Taking a chance

March 19, 2019

On the city council agenda for Tuesday, March 19, 2019 we have this resolution:

From the RISE web site:

With the inaugural event in June 2019, RISE has developed an innovative approach to identifying, developing and nurturing cycling talent in athletes of all ages and from all athletic disciplines.

Our overarching goal is to help these athletes become cyclists for life, and to help them achieve their personal cycling goals through the development of life skills, creation of a collaborative network of cycling experts, and improve athletic performance on the bike.

This is their inaugural event, yes the first time they have done this.

Evidently wanting to get in on a good thing the city is promising to pay the group $435,000 and to host the event for five years.

This might turn out to be a good thing but no one knows for certain.  In particular we don’t know if we will want the company or the participants to come back after the first year.

By the way the city promised to do this back in November we are only learning about the money this week.

We deserve better



Texas open meetings

March 11, 2019

The Times published an editorial the other day that I agreed with.

The Texas Court of Criminal Appeals evidently invalidated the portion of the Texas Open Meetings Act that specified criminal penalties for members of government boards that arrange meetings with less than a quorum in order to avoid the requirement to make the meeting open to the public.

The Times editorial told us that our Texas Governor has written a letter to state board appointees and state agency chiefs telling them to “continue to follow the spirit” of the Texas Open Meetings Act without regard to the appeals court ruling.

Unfortunately our local governments are now free to meet in private and discuss public business as long as they do not have a quorum present.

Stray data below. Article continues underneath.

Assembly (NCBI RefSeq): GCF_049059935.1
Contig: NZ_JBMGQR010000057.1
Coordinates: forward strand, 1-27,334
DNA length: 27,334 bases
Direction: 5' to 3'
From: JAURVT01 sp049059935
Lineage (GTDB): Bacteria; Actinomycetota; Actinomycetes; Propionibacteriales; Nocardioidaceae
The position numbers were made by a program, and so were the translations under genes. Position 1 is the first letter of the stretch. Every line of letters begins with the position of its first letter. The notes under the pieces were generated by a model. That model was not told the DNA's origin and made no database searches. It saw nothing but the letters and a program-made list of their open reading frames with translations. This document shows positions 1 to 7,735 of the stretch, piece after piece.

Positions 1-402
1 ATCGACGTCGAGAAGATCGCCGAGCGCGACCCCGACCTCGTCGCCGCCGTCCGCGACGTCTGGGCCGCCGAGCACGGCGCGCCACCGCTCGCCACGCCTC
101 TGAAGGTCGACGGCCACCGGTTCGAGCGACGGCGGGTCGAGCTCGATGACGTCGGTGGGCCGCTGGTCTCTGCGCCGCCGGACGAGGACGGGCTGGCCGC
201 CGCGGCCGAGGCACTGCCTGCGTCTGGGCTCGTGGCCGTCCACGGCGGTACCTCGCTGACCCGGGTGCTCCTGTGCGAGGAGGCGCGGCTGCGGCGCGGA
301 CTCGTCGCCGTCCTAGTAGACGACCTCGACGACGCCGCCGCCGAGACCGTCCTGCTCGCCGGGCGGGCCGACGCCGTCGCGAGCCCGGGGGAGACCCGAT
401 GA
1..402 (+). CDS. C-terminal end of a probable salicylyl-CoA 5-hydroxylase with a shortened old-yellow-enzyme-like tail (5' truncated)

We hope that our Texas legislature will take action soon to shore up the Open Meetings Act.

We deserve better


Welcome to El Paso

March 8, 2019

It seems that Las Palmas hospital and the residents of the Rim road area have come to a settlement.

The city issued building permits that allowed Las Palmas to build a $67 million dollar facility.

After the facility was built the city refused to issue certificates of occupancy because of a parking capacity problem.

The permits should not have been issued but they were.

Many prominent residents of the Rim road area objected to allowing the building to be opened without additional parking being provided.

The hospital was stuck with a brand new expensive building that it could not open.

The paragraph below comes from a document proposing a settlement between the hospital and the neighborhood association.

Word on the street is that Las Palmas had to cough up some part of the $653,500 in order to get the residents to drop their objections.

At that point parking capacity was evidently no longer a problem.

The issue sailed through city council without mention of the financial settlement.  If granting a parking variance made sense it should have been granted without city council helping the neighborhood association to extract the extra money.

The way I see it city council helped the neighborhood to extort the money from Las Palmas.  Shame on them.